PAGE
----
DeepMind, a London-based artificial intelligence (AI) lab bought by Google for £400 million in 2014, was cofounded by three people in 2010 but one of them remains relatively unknown.
Shane Legg, DeepMind’s chief scientist, gives significantly fewer talks and far less quotes to journalists than his other cofounders, CEO Demis Hassabis and head of applied AI Mustafa Suleyman.
Last year, Hassabis saw his face splashed across the internet alongside Google cofounder Sergey Brin when DeepMind pitched its AlphaGo AI against the Lee Se-dol, the world champion of Chinese board game Go. Suleyman has also garnered much of the limelight due to DeepMind’s work with the NHS, which has resulted in both positive and negative headlines.
But Legg remains somewhat of an unknown entity, choosing only to talk about his work at the occasional academic conference or university lecture. With the exception of this rare Bloomberg interview, you’ll be hard pushed to find many stories about DeepMind that contain quotes from the safety-conscious cofounder, who mathematically defined intelligence as part of his PhD with researcher Marcus Hutter.
DeepMind told Business Insider that the 43-year-old works alongside Hassabis to lead DeepMind’s research, which largely focuses on developing algorithms that can learn and think for themselves.
Much of Legg’s time is dedicated to hiring and deciding where DeepMind, which employs around 400 people over two floors of a Google office in King’s Cross, should focus its efforts next. Arguably more importantly, he also leads DeepMind’s work on AI safety, which recently included developing a “big red button” to turn off machines when they start behaving in ways that humans don’t want them to.
Scientists like Stephen Hawking and billionaires like Elon Musk have warned that we need to start thinking about the dangers of self-thinking “agents”. DeepMind is currently making some of the smartest “agents” on the planet so it’s probably worth knowing who all of the company’s founders are, what they believe in, what they’re working on, and how they’re doing it.
Before DeepMind, Legg spent several years in academia, completing a Post Doc in finance at the University of Lugano in Switzerland and a PhD at Dalle Molle Institute for Artificial Intelligence Research (IDSIA). He also held a research associate position at University College London’s Gatsby Computational Neuroscience Unit and a number of software development positions at private companies like big data firm Adaptive Intelligence.
Prior to the Google acquisition, the New Zealand-born scientist gave a revealing interview to a publication called Less Wrong in 2011 — a year after DeepMind was formed — where he talks very candidly about the risks associated with AI.
“What probability do you assign to the possibility of negative/extremely negative consequences as a result of badly done AI?” Legg was asked, where “negative” was defined as “human extinction” and “extremely negative” was defined as “humans suffer.”
Responding to the question, Legg said: “Depends a lot on how you define things. Eventually, I think human extinction will probably occur, and technology will likely play a part in this. But there’s a big difference between this being within a year of something like human-level AI, and within a million years.”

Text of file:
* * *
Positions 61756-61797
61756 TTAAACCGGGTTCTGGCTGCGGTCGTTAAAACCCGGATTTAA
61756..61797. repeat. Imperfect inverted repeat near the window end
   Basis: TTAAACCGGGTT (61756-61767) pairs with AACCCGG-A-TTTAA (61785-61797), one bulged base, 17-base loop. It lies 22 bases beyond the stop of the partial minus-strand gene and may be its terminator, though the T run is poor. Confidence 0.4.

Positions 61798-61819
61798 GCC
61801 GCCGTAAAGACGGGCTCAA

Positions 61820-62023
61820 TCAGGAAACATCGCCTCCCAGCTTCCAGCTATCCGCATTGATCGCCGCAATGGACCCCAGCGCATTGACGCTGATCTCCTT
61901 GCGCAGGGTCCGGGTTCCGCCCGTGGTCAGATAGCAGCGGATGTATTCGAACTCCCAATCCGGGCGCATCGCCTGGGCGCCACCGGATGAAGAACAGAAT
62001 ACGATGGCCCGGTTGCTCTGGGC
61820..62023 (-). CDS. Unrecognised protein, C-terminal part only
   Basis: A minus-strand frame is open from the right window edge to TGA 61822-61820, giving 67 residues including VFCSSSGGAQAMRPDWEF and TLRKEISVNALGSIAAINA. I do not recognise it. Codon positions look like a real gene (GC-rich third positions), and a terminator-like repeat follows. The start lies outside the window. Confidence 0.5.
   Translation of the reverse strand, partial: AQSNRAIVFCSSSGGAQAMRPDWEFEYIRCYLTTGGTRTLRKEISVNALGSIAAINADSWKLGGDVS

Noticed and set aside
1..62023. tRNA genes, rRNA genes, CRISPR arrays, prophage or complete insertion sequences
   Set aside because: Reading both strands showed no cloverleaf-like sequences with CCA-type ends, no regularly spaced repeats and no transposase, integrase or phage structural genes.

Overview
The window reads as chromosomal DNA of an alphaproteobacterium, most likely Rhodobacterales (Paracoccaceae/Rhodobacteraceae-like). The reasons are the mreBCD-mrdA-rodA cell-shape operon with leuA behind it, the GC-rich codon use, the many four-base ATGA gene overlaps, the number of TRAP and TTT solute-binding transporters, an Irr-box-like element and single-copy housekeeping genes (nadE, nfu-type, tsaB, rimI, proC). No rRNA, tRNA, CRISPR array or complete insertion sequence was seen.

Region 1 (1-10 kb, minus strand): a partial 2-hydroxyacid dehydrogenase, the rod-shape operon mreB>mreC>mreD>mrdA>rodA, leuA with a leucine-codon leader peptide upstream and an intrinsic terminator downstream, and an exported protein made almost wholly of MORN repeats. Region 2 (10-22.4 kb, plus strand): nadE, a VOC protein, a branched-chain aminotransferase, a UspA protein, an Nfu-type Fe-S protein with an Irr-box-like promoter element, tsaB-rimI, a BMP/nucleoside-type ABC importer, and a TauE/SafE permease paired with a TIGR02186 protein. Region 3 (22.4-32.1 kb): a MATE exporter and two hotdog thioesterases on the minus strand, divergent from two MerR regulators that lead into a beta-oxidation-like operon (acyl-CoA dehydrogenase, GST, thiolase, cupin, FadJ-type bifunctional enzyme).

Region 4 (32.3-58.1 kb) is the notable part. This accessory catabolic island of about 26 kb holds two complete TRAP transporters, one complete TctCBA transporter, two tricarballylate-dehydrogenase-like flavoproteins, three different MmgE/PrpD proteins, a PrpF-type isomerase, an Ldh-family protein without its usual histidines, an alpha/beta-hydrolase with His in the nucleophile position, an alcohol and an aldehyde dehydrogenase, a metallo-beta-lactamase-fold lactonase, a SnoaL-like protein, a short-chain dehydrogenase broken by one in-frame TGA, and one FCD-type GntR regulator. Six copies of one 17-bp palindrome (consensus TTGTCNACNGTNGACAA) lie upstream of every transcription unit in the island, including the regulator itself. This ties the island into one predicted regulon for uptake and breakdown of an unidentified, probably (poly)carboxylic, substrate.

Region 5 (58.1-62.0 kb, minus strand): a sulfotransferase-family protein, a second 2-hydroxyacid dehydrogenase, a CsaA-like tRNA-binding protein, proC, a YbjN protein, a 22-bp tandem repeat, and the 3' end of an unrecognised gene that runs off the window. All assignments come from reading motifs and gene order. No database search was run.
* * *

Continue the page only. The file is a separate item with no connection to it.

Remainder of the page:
As for the second part of that question, the “humans suffer” scenario: “If by suffering you mean prolonged suffering, then I think this is quite unlikely,” said Legg.
Elsewhere in the interview, Legg conceded that he wasn’t sure how likely it was that intelligent machines would lead to human extinction, before going on to say “maybe 5%, maybe 50%.” He added: “I don’t think anybody has a good estimate of this.”
“If a super intelligent machine (or any kind of super intelligent agent) decided to get rid of us, I think it would do so pretty efficiently. I don’t think we will deliberately design super intelligent machines to maximise human suffering.”
You could be forgiven for reading Legg’s comments and interpreting them as comments made by Swedish philosopher and author Nick Bostrom, who runs Oxford University’s Future of Humanity Institute, and has spoken on several occasions about the threat superintelligent machines pose to mankind. In reference to AI, Bostrom said last June: “We are like small children playing with a bomb.”
DeepMind has acknowledged the risks associated with AI but it’s fair to say Legg’s somewhat extreme comments probably don’t sit too well with the AI image DeepMind is trying to present today.
The London-based AI lab has repeatedly said that it wants to apply the AI techniques used to develop its game-playing AlphaGo AI to some of the world’s biggest problems, from climate change to healthcare.
In July, DeepMind announced that Google had found a use for its technology in its enormous server farms. Namely, Google said it was using a DeepMind-built AI system to control the huge air-conditioning units in its power-hungry data centres, where servers consume enough energy to power entire cities and get very hot in the process. At the time, DeepMind said its AI system makes the cooling units in Google’s data centres 40% more efficient, ultimately cutting the data centres’ overall electricity consumption by 15%.
The company is also selling its products and services to healthcare providers like the NHS, providing Alphabet with an additional revenue stream.
While Legg clearly has his concerns about the field DeepMind is working in, his role at DeepMind appears to be all about making sure AI is developed in a safe and a controlled manner. It’s likely that he played a key role in ensuring Google established an AI ethics board when it acquired DeepMind — something that is also shrouded in mystery.
DeepMind declined to comment on this story.